The English language is remarkably gender neutral, especially in comparison to Romance languages such as Spanish, Portuguese, French, and Italian, which all employ grammatical gender. Nonetheless, English can occasionally be quite binary, using terms like fireman, waitress, or nephew. Beyond these few gendered nouns is the issue of pronouns.
When referring to someone in the third person, it was once common to limit these pronouns to he/him/his or she/her/his, and for some time, he/him/his was said to be the default option when the referent’s gender is unknown or unspecified. Nowadays, many style guides permit the use of they/them as a neutral option, which–surprisingly to some–has a very long history of use in the English language. First, some background:
He/she: a limiting binary
When we know a person’s gender, he and she remain the most common third person pronouns. However, this is not always the case. Consider the following sentence:
A good teacher should always listen to his students.
This sentence is not referring to a specific teacher, but to the practices of a good teacher in general. According to “traditional” grammar, his is used as a default. But why should gender be included?
In Spanish, for example, “sus estudiantes” does not denote gender. If we translate it into English, would it be correct to add a gendered pronoun and therefore add information that does not exist in the original text?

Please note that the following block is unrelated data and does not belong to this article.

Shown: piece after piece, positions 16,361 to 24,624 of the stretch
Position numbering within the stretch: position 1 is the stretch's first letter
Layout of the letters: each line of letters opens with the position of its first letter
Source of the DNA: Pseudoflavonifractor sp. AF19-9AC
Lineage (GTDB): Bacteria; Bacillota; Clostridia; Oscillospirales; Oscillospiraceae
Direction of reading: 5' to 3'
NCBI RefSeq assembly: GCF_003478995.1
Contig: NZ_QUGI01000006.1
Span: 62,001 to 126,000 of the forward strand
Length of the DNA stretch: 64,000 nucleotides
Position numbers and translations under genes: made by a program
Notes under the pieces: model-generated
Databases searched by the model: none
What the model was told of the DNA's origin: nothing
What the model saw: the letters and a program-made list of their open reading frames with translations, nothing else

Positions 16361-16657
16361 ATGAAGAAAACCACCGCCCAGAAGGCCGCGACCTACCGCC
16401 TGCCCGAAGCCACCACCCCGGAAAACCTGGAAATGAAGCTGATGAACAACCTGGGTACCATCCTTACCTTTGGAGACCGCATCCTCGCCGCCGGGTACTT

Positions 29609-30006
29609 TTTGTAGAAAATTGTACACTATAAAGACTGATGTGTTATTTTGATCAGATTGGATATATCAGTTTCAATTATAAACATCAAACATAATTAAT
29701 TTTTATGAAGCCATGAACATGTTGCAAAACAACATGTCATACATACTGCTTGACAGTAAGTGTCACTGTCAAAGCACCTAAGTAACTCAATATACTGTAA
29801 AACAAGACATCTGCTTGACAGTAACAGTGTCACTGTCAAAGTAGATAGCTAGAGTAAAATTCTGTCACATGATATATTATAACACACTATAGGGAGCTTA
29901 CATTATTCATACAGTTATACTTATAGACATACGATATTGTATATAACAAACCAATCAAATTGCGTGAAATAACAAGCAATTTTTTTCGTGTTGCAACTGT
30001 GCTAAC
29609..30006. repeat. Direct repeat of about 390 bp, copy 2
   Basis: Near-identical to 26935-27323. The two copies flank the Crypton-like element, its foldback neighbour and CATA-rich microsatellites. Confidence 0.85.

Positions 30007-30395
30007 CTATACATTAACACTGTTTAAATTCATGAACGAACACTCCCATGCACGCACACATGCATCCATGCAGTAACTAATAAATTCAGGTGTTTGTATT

Many would argue no because the sentence could just as easily be:
A good teacher should always listen to their students.
This can also be made plural to avoid the issue entirely:
Good teachers should listen to their students.
They: a long history with new approval
The singular they has been used in English since at least the 14th century and continuously since then, according to the Oxford English Dictionary. Only in the 18th century did grammarians begin to advise against this use of the word, which is not to say that English speakers did so.
Rules and opinions about grammar change as often as grammar does: long ago, the word “you” primarily referred to multiple people, and now its use is primarily singular. For some time, prescriptive grammarians criticized addressing a single person as “you,” but we’ve long forgotten that there was any other way to do so—or dost thou remember?
Nowadays, the singular they is permitted by The Washington Post’s stylebook, the Associated Press Stylebook, The Cambridge Guide to English Usage, and The Economist Style Guide, and The Chicago Manual of Style, even if some of these recommend working around it when possible (such as the plural example above). On the other hand, the American Psychological Association (APA Style) and the Purdue Online Writing Lab explicitly recommend the singular they as it is more gender inclusive. They was Merriam-Webster’s Word of the Year in 2019 and the American Dialect Society’s Word of the Decade.
At Southern Cone Translations, we have no problem using the singular they in our translations, as it is often the best fit to translate the grammatical gender (or lack thereof) of a phrase in another language. Like with all our translations, this is decided on a case by case basis to fit the tone, context, and audience of each text. In English, the singular they is a very natural usage that often simplifies more grammatically complex sentences, and we would be unwise to avoid it